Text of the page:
By now, across the nation and around the world, the words “Boston Marathon” are synonymous with the bomb explosions yesterday that killed three people – to date – and injured more than 140. Synonymous with this:
Here in Massachusetts, the third Monday in April traditionally is a festive day, one of the most wonderful days of the year. It is Patriots’ Day, a day when we remember the ride of Paul Revere and others, and the battles of Lexington and Concord in which the first shots of the American Revolution were fired. It is a state holiday, and state offices and schools are closed.
As you know by now, it’s also the day on which the Boston Marathon is run. I have long loved the Boston Marathon. At one time I aspired to run in it. A few years ago I ran a half marathon to build up to it, but my knees had other ideas. I still could stand by the side of the race course and cheer on the runners. And every year I have. From 2000 until 2010, I attended the Red Sox game on Patriots’ Day. The game starts in the morning, generally at 11 AM, the only Major League Baseball game to start in the morning all season. That is to allow the crowds to stream down to nearby Kenmore Square, at mile 25 of the marathon route, and support the marathoners. It is a carnival atmosphere.
The name comes from Johnny Kelley, who graduated from Arlington High School (the town of Arlington, then called Menotomy, was the scene of the fiercest fighting on the original Patriots’ Day in 1775, though Lexington got all the press). In 1936 Kelley – the defending champion – tapped fellow runner Tarzan Brown on the back in sympathy as he passed him. The gesture motivated Brown, who overcame Kelley on the last of the Newton hills and won the 1936 race. Boston Globe sports editor Jerry Nason interviewed Kelley, who said that last hill was his “Heartbreak Hill.” The name stuck and the hill, coming at the twenty-mile mark when many runners are hitting the wall, has broken the hearts of many more competitors over the years. It’s not steep but is long, more than half a mile.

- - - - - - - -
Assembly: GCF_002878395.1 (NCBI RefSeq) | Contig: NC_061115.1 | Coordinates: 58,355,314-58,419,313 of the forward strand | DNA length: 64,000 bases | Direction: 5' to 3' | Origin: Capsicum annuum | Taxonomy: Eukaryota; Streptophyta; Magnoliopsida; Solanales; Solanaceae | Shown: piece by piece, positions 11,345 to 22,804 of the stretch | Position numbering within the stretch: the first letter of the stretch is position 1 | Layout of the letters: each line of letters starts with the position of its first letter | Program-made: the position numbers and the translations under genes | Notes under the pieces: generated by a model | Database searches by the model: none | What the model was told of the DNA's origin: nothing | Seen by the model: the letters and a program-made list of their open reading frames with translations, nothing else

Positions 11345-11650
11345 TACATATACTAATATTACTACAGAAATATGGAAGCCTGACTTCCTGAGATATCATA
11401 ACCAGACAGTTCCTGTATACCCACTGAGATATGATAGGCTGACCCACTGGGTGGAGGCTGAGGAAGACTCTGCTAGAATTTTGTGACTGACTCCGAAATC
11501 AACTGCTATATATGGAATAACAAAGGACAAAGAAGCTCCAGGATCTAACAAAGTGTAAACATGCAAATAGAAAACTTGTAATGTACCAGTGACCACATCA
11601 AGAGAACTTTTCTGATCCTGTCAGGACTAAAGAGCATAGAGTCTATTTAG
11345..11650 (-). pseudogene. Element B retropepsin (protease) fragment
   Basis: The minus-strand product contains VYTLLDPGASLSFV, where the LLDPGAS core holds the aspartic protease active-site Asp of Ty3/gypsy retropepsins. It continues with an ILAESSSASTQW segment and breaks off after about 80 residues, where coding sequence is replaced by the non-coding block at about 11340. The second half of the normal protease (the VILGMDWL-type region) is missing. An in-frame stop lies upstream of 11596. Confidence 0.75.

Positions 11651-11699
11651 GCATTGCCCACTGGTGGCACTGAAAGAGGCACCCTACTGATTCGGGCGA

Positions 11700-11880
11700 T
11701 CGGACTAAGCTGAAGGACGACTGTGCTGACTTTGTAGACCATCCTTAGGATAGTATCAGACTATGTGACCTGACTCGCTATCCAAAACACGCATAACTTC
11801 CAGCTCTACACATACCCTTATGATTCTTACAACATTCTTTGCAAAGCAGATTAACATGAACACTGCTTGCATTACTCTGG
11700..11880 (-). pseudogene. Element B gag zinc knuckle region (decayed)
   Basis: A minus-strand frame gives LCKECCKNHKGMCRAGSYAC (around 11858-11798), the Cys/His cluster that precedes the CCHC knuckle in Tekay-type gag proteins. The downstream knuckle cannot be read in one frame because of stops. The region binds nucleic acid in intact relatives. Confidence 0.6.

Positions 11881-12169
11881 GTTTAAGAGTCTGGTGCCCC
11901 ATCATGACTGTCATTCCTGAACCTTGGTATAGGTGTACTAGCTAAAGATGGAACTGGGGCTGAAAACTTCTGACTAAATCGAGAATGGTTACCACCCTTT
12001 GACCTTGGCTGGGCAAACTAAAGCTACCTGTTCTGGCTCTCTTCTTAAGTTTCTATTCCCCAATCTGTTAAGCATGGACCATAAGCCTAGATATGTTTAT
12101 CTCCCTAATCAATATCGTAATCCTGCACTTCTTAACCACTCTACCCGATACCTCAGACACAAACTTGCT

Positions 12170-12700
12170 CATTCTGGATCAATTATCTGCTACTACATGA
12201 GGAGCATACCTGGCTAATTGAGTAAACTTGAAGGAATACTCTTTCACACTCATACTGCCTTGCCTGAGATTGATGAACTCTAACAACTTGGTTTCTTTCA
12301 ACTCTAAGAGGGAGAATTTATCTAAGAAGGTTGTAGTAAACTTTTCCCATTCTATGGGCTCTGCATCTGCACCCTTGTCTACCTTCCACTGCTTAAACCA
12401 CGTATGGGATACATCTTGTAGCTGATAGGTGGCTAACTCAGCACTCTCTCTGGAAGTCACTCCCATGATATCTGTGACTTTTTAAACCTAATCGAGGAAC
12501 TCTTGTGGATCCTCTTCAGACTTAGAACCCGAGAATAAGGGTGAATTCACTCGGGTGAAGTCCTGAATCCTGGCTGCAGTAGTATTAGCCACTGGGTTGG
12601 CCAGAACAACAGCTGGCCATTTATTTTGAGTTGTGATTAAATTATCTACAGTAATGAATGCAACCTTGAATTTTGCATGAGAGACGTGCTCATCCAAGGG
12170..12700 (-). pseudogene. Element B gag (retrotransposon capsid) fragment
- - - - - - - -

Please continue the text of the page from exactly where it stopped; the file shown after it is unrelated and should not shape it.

I’m sad to say I have been through this before. In 1995, when I was living in Paris, a series of terrorist attacks placed the population near my school on high alert. On September 11, 2001 I stood on the corner of Sixth Avenue and Carmine Street in New York City at 8:46 AM and watched as an airplane flew into the north tower of the World Trade Center. Some two hours later, from about a mile away, I saw that tower fall and I headed for St. Vincent’s Hospital to give blood. And I feel right now the same way I felt on those days. Numb, watching television footage of blocks with which I am intimately familiar, turned into zones of carnage and death. Hearing sirens outside my own window for hours on end.
We always shall remember the 2013 Boston Marathon as the one someone marred with murder. But I intend to remember my personal 2013 Marathon, the good one, as well. The young families cheering and clapping. The beautiful little boy who so enjoyed my bell. The girls handing out water and joking with runners to cheer them up. The awesome strength of mobility-impaired competitors. The concentration on the faces of the soldiers who travel the route with heavy packs on their backs. The thousands of runners living out the day they’d trained for so long. Our friend who ran past us while five months pregnant.